Blair calls for open markets

British Prime Minister Tony Blair has urged rich nations to open up their markets to the developing world — especially for agricultural products.

He made the call on Monday before assembled world leaders at the World Summit for Sustainable Development in Johannesburg, at the same time announcing that Britain would increase its development aid to Africa to UK1-billion a year by 2006.

”This is not charity. It is an investment in our collective future,” he said.

Subsidies enjoyed by farmers in the United States and the European Union in particular have been cited as a major obstacle to market access for developing countries, and have been a point of contention at the summit.

Blair’s call was echoed by Canadian Prime Minister Jean Chretien, who said in a speech immediately after his British counterpart that the developing world would not be able to eliminate poverty without broader access to world markets.

He announced that as from January 1 next year, Canada would abolish tariffs and quotas for almost all products from least-developed countries.

Agricultural subsidies were a major problem. Their elimination should be made a top priority ”and it is very urgent”, he said.

He also said Canada was finalising a plan of action for implementing the Kyoto protocol on greenhouse gases, and the Canadian parliament would be asked to ratify the accord.

Blair said Britain was proud that it would meet and exceed its Kyoto targets.

”Kyoto is right and it should be ratified by all of us,” he said to applause.

However Kyoto only slowed the present rate of damage, and to reverse it, pollution levels had to be reduced dramatically.

He said the issues facing the summit and the world were difficult to deal with, but the consequences of inaction were not unknown.

”Poverty and environmental degradation if unchecked could spell catastrophe for our world,” Blair said.

”This summit can and will make our world change for the better.”

In the meantime, Namibian president Sam Nujoma fired a broadside at Blair, blaming him for creating the land crisis in Zimbabwe.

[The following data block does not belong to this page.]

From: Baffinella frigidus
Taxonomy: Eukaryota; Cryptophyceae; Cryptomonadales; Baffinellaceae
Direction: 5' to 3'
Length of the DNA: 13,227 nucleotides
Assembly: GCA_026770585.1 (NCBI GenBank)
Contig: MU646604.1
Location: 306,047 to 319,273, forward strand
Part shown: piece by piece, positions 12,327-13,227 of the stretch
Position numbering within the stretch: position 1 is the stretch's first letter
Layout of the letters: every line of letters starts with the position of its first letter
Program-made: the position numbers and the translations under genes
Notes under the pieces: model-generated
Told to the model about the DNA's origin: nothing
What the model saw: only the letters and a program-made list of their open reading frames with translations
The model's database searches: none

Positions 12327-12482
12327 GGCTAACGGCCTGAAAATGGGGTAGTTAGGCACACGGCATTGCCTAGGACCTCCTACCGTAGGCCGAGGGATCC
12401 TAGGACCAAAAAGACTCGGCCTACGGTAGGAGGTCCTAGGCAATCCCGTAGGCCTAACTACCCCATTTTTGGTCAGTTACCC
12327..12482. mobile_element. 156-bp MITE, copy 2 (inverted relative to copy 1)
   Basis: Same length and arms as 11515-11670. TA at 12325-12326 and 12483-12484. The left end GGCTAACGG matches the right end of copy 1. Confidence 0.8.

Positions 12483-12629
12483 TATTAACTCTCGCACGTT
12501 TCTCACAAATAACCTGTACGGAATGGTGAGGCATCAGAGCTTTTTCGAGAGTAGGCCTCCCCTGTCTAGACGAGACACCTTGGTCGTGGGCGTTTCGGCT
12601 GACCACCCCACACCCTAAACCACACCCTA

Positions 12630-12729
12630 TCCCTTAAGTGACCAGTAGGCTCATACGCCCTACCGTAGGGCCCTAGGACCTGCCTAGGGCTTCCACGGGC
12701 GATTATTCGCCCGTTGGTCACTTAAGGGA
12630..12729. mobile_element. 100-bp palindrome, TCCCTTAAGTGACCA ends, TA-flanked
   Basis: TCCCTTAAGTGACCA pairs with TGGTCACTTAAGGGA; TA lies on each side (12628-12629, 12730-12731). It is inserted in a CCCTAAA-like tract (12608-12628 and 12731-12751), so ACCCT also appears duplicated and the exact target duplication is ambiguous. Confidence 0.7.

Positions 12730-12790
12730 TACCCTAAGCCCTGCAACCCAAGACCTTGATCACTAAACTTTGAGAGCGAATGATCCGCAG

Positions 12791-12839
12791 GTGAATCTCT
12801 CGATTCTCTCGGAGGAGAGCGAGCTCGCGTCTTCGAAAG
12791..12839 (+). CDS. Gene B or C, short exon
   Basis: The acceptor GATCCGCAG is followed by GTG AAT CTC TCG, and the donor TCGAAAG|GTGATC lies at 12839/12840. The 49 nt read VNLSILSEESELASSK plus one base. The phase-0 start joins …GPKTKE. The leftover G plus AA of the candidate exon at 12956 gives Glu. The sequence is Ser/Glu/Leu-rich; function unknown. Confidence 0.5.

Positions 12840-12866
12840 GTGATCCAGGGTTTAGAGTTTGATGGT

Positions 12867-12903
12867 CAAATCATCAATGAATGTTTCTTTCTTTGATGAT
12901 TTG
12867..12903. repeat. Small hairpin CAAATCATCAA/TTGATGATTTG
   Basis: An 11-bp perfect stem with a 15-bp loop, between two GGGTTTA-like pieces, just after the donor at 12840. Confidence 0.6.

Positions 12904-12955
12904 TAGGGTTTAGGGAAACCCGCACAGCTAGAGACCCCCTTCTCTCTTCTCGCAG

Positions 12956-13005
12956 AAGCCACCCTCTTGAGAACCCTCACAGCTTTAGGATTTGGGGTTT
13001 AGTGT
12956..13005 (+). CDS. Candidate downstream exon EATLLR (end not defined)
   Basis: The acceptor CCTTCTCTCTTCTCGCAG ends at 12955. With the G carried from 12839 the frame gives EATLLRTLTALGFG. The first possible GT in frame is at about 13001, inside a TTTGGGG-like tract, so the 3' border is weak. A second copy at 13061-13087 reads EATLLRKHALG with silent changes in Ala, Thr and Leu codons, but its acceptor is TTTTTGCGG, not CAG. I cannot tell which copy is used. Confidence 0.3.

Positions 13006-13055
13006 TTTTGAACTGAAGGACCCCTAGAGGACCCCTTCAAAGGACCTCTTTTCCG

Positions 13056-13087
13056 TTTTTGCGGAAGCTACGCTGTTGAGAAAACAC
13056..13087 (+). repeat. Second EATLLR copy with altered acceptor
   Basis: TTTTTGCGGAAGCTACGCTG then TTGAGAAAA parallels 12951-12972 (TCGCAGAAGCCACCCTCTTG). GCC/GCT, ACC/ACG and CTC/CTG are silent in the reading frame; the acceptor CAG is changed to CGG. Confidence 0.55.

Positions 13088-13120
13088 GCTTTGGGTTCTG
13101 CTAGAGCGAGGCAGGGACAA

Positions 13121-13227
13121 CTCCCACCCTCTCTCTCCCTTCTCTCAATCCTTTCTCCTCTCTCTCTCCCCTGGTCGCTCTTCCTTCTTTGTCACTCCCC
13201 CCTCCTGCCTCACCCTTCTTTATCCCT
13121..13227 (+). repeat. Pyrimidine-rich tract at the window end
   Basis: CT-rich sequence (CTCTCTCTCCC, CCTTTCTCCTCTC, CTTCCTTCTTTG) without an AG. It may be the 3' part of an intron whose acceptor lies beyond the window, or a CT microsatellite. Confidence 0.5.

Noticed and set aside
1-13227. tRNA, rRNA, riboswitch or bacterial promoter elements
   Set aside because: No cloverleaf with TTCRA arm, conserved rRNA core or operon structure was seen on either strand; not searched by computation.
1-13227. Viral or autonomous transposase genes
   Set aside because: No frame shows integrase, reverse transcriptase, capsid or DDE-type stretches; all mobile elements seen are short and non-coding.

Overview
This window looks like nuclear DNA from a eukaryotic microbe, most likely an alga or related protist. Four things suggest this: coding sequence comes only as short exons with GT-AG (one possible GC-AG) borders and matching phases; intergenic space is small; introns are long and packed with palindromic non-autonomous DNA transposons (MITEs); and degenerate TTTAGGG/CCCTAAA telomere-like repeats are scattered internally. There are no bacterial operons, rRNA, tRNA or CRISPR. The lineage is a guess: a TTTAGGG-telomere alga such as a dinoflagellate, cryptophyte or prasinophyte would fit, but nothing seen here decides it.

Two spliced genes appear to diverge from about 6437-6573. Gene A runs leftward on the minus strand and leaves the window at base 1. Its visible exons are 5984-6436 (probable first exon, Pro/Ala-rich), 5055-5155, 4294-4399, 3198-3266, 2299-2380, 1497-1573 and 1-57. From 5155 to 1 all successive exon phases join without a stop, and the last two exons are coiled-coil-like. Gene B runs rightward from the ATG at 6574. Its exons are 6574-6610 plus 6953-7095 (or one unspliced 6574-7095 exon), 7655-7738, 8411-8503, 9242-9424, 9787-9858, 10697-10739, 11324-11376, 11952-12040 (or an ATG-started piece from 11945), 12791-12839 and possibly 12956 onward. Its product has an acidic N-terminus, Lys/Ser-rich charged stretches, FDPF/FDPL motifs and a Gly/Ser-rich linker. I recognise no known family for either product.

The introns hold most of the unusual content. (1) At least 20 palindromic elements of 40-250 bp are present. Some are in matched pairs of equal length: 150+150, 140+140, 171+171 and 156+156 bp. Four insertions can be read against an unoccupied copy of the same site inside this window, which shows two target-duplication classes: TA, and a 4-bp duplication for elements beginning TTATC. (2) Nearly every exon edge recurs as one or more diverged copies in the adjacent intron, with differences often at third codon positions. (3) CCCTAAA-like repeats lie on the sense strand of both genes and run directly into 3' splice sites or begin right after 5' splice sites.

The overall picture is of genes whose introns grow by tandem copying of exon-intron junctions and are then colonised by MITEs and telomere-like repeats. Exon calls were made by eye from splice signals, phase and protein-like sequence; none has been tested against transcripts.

Nujoma singled out Blair — who was present among the heads of state listening to him — and criticised the British leader for pursuing sanctions against Zimbabwe.

He said Blair, together with the United States and the European Union, had ”campaigned” for the sanctions, and called for these to be lifted immediately.

Nujoma also lashed out at British residents in Zimbabwe.

”The land is colonised by more than 100 000 British colonists,” he said.

They owned 78% of the land in Zimbabwe.

”Don’t come here and tell us things are not right,” Nujoma warned, apparently referring to Zimbabwe president Robert Mugabe’s policy of dispossessing white farmers in that country.

Referring to the slave trade of past centuries, Nujoma said African people were the ”underdogs of the world”.

”We, the African people, have suffered more than anyone in the world,” he said.

Following Nujoma at the lectern, Lesotho’s prime minister, Pakalitha Mosisili, struck a more even tone.

He said the past decade had been characterised by a growing recognition that democracy, respect for human life and the rule of law was essential for sustainable development.

Developing countries continued to experience increasing levels of poverty, which was exacerbated by HIV and Aids, Mosisili said. – Sapa

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Ben Maclennan
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